“Where once merchants had travelled at will between decaying Muslim knanates, the frontiers of the new Central Asia were a bureaucrat’s paradise”. (Shadow of the Silk Road, Colin Thubron).
So, so true.
The kindest thing which can be said about the border crossing from Uzbekistan into Turkmenistan is that they didn’t actually strip search us.
The border post itself is like something out of a LeCarre novel. Imposing fences flank two fortress-like buildings separated by a 100 metre no-man’s land in the middle of a flat, featureless, windswept desert.
Our Uzbeki guide and driver dropped us off short of the Uzbekistan control point and promptly legged it. That might have been a clue.
Getting out of Uzbekistan was typically and tiresomely bureaucratic.
Our passports were checked by an armed guard at the gate of the border control area, and then again to get into the building. Then our documentation was checked. One of the more creative methods of maintaining control which has been adopted by the freedom loving Government of Uzbekistan is to require that every accommodation provider give you a piece of paper recording where and when you stayed for each night you spent in the country. These must be produced before you are allowed to exit.
Luckily, Julie is partner in charge of little pieces of paper and she had been vigilant in getting and keeping them. They were checked, every night was accounted for and our passports were stamped. We threw our trusty packs on our backs and trudged off into the no man’s land separating a fairly repressive from a seriously repressive regime.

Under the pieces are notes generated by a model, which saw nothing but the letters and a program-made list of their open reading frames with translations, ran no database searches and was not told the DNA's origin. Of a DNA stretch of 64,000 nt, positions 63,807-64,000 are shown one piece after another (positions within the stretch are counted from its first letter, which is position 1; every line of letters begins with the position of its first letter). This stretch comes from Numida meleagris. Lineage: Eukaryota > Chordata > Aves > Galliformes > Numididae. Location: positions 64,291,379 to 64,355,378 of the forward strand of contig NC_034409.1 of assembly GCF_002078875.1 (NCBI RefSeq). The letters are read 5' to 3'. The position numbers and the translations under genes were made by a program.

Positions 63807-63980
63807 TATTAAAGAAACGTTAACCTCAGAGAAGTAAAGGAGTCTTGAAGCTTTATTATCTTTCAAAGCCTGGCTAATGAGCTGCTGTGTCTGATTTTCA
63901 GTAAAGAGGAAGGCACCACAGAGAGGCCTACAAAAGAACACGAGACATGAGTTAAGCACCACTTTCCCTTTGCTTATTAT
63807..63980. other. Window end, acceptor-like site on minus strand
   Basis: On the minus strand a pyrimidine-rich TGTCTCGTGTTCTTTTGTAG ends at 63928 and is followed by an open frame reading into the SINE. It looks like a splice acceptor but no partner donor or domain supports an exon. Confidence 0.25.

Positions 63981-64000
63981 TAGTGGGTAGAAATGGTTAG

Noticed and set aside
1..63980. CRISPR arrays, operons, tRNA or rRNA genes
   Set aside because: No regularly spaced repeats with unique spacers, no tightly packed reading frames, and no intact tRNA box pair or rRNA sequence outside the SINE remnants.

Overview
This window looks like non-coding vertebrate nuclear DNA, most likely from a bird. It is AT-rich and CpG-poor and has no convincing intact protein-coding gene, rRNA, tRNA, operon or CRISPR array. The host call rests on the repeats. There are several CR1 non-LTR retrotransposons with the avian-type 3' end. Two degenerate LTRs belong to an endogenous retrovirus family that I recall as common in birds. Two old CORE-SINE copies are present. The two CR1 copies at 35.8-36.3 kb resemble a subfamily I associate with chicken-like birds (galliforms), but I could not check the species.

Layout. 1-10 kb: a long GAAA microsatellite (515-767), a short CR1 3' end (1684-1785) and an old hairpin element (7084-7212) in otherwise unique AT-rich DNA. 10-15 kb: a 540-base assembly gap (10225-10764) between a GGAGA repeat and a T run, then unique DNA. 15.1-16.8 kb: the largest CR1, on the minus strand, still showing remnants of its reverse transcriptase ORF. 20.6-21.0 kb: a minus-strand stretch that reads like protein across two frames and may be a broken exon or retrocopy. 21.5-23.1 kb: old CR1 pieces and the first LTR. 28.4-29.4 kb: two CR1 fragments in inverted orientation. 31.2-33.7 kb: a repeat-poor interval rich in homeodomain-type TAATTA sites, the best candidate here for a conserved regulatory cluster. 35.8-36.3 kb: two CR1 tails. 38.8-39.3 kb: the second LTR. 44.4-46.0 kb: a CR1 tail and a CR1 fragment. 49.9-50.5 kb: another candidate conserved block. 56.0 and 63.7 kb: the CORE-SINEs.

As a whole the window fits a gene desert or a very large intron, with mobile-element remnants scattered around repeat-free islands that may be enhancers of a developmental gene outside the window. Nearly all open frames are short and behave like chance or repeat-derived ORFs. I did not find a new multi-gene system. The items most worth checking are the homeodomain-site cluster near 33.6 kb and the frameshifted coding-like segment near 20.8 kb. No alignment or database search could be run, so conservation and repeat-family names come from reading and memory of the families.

And that is when things got interesting. We really had to get into Turkmenistan because we had used up our single entry visa to Uzbekistan and were not entitled to go back.
We had a visa for Turkmenistan, which had taken quite some time and effort (see previous post on Tashkent) but that doesn’t guarantee you anything.
We have often said that the single best thing you can have with you when you are travelling is an Aussie passport. There is something quite magical about that little document. It makes people smile and open doors. It somehow makes customs officials and hotel concierges want to talk about cricket and kangaroos and their cousin who drives a cab in Melbourne.
Not in Turkmenistan. The officious 16 year old who processed us took great exception to Julie’s passport. It is eight years old and cluttered with visas from travel to some of the world’s more challenging destinations. In contrast, John has a brand new passport so all evidence of previous misadventures has been expunged from his history.
When confronted with a potential terrorist, in the entirely unconvincing guise of a retired solicitor from Brisbane, the obvious thing to do is to direct said terrorist and her travelling companion to a holding area. You then proceed to examine each and every page of Mata Hari’s suspect documentation under UV light, while keeping a close eye on her. Which is what our master spy catcher proceeded to do. In scrupulous and time consuming detail.